Dutch style bicycles are the results of decades of good biking culture and intelligent design: they are durable, they allow to bike in an upright, ergonomic posture, they provide racks for your panniers, and their chainguards prevent your pants from getting stained while also reducing maintenance on the transmission system. As a matter of fact, Dutch style bicycles are great for rainy weather.
But here in the US, and specifically in rainy Seattle, they are nowhere to be found. People don’t ride them, stores don’t sell them, and even some components like chainguards are missing altogether.
Why is so? In my opinion, the social fabric that would use them is missing. Here in the US there are two sides when it comes to biking: the sunny-weekend-only, recreational riders (which ride a good looking bicycle, heavy and with fat tires); and those who ride it daily for ethical or healthy reasons (which usually aim for a speedy and lightweight bike).
So who is missing? John Doe. John Doe isn’t yet using the bike to commute to work or go to the supermarket. And although bike usage keeps growing little by little in the cities, one wonders if in 20 years John will by riding his Dutch bicycle, or he will sitting on a self-driving electric car.
Something apparently so simple, yet so often made wrong. Bike ways are key when it comes to urban planning. And rather than building miles and miles for statistical purposes, one should consider them as the main point to make vulnerable users feel safe.
in order to do so there are a number of points to consider, here are some:
- Bike ways should enable anybody to bike safely.
- Bike dispensers and racks should be placed next to bike ways.
- Bike ways intersections must be designed in order to avoid conflicts.
- Bike ways should cover the whole city, more so in areas with high density.
- Bike ways should be physically separated both from cars and pedestrians.
- Bike ways should be evenly paved since most bicycles have no suspension.
- Bike ways should be placed far away from parked cars to avoid being doored.
- Bike ways should be wide enough to accommodate more than one bike at a time.
- Bike ways should not be used to carry rain water and puddles should be promptly fixed.
- Speed limits should be lowered in the areas surrounding bike ways, if not thruought the city.
- Bike ways should follow a standard through the city, instead of using cyclist as guinea pigs.
- Bike ways should be easy to identify so that people don’t inadvertently drive or walk on them.
- Bike ways should be placed far away from big trees to avoid expensive and often repaves.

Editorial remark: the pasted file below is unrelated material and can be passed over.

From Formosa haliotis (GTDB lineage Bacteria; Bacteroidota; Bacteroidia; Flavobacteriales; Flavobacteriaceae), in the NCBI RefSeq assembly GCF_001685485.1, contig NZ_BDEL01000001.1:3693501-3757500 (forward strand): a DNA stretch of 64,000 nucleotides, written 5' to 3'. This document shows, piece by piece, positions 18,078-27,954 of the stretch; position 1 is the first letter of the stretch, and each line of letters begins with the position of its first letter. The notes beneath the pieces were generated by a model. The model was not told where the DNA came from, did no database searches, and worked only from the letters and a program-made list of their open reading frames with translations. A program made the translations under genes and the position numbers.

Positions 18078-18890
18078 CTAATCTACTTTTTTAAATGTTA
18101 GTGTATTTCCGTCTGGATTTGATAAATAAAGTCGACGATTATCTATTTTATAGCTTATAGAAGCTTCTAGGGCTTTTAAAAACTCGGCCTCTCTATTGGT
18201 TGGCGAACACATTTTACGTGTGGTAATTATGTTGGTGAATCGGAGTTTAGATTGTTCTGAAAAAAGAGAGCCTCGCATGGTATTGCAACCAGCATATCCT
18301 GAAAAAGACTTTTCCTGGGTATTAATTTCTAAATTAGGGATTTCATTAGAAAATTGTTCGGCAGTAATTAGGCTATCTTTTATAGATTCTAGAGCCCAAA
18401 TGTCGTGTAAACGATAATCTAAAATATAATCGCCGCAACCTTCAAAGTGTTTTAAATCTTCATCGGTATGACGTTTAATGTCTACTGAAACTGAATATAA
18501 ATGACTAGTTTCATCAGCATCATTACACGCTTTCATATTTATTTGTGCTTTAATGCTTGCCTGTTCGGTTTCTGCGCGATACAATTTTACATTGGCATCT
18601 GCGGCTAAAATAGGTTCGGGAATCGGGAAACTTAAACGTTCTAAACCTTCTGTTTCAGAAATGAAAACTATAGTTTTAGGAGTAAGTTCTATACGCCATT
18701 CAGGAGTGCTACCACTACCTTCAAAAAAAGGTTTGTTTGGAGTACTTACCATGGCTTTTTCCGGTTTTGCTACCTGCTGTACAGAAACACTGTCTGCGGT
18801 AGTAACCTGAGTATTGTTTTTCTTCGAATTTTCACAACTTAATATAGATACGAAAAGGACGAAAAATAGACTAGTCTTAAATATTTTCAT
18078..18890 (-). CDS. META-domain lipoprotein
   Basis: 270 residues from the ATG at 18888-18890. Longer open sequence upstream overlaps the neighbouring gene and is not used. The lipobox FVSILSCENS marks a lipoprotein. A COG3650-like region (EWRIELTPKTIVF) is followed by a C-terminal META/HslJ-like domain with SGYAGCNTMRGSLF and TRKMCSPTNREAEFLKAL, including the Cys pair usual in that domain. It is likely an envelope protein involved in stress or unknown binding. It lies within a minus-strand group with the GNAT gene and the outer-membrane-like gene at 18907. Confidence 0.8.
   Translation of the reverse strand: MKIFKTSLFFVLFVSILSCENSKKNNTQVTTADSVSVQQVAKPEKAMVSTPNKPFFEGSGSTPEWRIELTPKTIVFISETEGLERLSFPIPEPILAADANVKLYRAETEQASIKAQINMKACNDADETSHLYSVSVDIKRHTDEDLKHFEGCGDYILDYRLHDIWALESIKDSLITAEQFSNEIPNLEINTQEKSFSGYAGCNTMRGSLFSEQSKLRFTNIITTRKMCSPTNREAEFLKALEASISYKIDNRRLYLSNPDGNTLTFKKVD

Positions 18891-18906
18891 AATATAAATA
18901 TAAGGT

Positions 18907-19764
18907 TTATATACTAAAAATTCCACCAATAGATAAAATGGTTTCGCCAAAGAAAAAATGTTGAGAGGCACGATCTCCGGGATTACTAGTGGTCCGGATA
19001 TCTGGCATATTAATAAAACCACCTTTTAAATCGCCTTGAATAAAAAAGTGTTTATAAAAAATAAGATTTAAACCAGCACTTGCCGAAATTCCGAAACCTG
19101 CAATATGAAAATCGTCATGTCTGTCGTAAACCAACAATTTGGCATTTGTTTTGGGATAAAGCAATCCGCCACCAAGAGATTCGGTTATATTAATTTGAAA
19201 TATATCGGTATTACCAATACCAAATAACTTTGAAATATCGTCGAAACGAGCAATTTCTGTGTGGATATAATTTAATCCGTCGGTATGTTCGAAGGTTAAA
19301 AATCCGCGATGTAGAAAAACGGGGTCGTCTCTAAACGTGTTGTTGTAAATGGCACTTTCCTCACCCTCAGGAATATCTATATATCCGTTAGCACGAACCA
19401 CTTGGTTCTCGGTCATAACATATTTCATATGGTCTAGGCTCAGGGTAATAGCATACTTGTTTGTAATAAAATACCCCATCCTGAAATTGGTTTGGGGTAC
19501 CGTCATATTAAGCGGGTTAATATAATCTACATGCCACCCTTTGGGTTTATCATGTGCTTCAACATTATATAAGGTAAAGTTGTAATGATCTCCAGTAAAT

- Intersections with bike ways should be kept clear and without plants or objects that obstruct the view.
- Bike ways should be kept as flat as possible and provide alternatives to hills so that everybody can bike.
- Bike ways should be properly illuminated since even the most prepared biker can end up with an exhausted battery.
- Bike ways should be placed far away from highways and dangerous roads, even one block makes a huge difference.
- Bike ways should be paved with red asphalt or bricks, instead of black asphalt painted red or green, to avoid having to repaint them.
Biking in the Netherlands is like a dream: physically separated, perfectly paved bike ways take you all around and make you feel safe while on the road. Children, workers, and retirees commute by bike and they are promoting it more and more.
However, it wasn’t always like that. Back in the 50s and 60s most drove a car, older buildings were destroyed in order to make way for big avenues, pollution and accidents were on the rise.
So, how did they go from then to now?.
I’m sure there were a number of reasons for this radical change, but that first spark was the fact that society realized the number of accidents, dead people, and specially killed children was outrageous. And so they began campaigning: activists demonstrated and occupied in favor of life, everybody’s lives.
Eventually, they got funding in order to design safe urban planning. And they kept demonstrating and pushing towards an increase in bike facilities, lowering speed limits, and so on.
Not to mention the 1973 oil crisis, which multiplied the price of oil and made clear that transportation had to be diversified.
And so now, biking is an essential part of Dutch culture, and increasingly the whole world.